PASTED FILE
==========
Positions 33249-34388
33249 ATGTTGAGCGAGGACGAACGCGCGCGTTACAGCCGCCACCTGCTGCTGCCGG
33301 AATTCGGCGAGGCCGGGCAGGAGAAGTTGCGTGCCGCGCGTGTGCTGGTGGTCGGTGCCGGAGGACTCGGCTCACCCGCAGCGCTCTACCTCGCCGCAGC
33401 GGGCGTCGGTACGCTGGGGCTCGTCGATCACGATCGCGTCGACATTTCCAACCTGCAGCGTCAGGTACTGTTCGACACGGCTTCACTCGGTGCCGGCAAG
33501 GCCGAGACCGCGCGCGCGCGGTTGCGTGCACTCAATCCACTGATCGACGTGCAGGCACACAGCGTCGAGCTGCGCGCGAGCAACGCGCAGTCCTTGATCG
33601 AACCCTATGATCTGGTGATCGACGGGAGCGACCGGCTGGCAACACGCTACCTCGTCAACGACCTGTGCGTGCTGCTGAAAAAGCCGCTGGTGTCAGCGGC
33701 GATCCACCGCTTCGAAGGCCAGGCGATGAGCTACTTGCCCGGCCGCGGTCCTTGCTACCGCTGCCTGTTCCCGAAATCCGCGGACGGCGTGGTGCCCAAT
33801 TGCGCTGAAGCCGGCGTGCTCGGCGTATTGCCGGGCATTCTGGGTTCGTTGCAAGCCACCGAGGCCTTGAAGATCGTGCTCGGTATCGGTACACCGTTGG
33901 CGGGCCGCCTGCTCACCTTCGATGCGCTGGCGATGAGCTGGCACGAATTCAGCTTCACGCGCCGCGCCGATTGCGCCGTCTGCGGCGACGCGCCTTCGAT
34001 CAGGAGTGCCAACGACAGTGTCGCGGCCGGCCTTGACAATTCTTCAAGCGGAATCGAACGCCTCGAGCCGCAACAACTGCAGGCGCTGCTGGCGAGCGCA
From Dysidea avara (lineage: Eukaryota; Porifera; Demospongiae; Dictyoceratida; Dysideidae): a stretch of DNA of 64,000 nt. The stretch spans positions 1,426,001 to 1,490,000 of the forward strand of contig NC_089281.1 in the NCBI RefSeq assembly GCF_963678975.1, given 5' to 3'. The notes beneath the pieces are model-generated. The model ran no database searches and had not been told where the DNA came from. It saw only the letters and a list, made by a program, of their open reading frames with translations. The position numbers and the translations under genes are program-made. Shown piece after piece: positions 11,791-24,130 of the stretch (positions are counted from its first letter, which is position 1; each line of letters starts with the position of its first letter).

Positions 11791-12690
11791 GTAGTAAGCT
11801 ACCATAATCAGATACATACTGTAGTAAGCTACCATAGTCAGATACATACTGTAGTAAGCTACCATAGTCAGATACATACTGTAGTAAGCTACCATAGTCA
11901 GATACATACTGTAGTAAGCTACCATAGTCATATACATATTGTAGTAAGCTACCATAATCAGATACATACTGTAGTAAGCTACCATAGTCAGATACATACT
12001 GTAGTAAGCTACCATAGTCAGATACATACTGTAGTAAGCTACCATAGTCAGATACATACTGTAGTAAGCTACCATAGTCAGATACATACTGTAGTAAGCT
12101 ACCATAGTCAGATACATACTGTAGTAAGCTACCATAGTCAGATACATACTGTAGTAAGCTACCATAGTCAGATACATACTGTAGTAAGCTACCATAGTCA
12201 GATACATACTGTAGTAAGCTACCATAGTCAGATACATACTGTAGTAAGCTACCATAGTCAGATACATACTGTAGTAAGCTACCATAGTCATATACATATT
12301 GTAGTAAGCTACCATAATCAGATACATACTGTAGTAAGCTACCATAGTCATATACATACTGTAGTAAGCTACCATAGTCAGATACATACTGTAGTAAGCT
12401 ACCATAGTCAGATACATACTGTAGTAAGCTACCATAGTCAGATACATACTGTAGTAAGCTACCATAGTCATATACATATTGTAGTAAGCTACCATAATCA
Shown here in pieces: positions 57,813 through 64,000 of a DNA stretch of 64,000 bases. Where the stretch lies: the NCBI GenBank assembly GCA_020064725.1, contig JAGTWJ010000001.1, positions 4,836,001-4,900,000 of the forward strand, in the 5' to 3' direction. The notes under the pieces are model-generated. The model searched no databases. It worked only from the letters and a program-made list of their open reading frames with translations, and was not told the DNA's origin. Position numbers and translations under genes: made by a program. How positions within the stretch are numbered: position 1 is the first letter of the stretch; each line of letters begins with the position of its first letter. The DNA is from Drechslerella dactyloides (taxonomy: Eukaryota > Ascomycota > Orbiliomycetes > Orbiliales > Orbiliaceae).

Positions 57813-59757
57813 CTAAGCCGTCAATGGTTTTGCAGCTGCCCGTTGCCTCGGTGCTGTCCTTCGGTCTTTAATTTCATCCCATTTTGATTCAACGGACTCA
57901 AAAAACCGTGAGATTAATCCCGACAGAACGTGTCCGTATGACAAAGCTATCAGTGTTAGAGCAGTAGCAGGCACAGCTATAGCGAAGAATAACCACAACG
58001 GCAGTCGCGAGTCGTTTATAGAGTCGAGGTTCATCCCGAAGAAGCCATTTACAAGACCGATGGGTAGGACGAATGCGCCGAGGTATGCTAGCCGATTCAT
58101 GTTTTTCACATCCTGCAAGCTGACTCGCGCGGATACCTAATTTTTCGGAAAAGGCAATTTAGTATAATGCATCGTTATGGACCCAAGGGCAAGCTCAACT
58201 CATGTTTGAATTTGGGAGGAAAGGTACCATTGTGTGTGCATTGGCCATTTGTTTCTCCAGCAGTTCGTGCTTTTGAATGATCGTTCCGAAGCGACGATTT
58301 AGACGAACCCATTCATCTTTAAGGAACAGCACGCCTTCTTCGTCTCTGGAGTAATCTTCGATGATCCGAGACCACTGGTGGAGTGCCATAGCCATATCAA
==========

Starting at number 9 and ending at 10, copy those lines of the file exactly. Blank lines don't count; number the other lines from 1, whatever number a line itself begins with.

33901 CGGGCCGCCTGCTCACCTTCGATGCGCTGGCGATGAGCTGGCACGAATTCAGCTTCACGCGCCGCGCCGATTGCGCCGTCTGCGGCGACGCGCCTTCGAT
34001 CAGGAGTGCCAACGACAGTGTCGCGGCCGGCCTTGACAATTCTTCAAGCGGAATCGAACGCCTCGAGCCGCAACAACTGCAGGCGCTGCTGGCGAGCGCA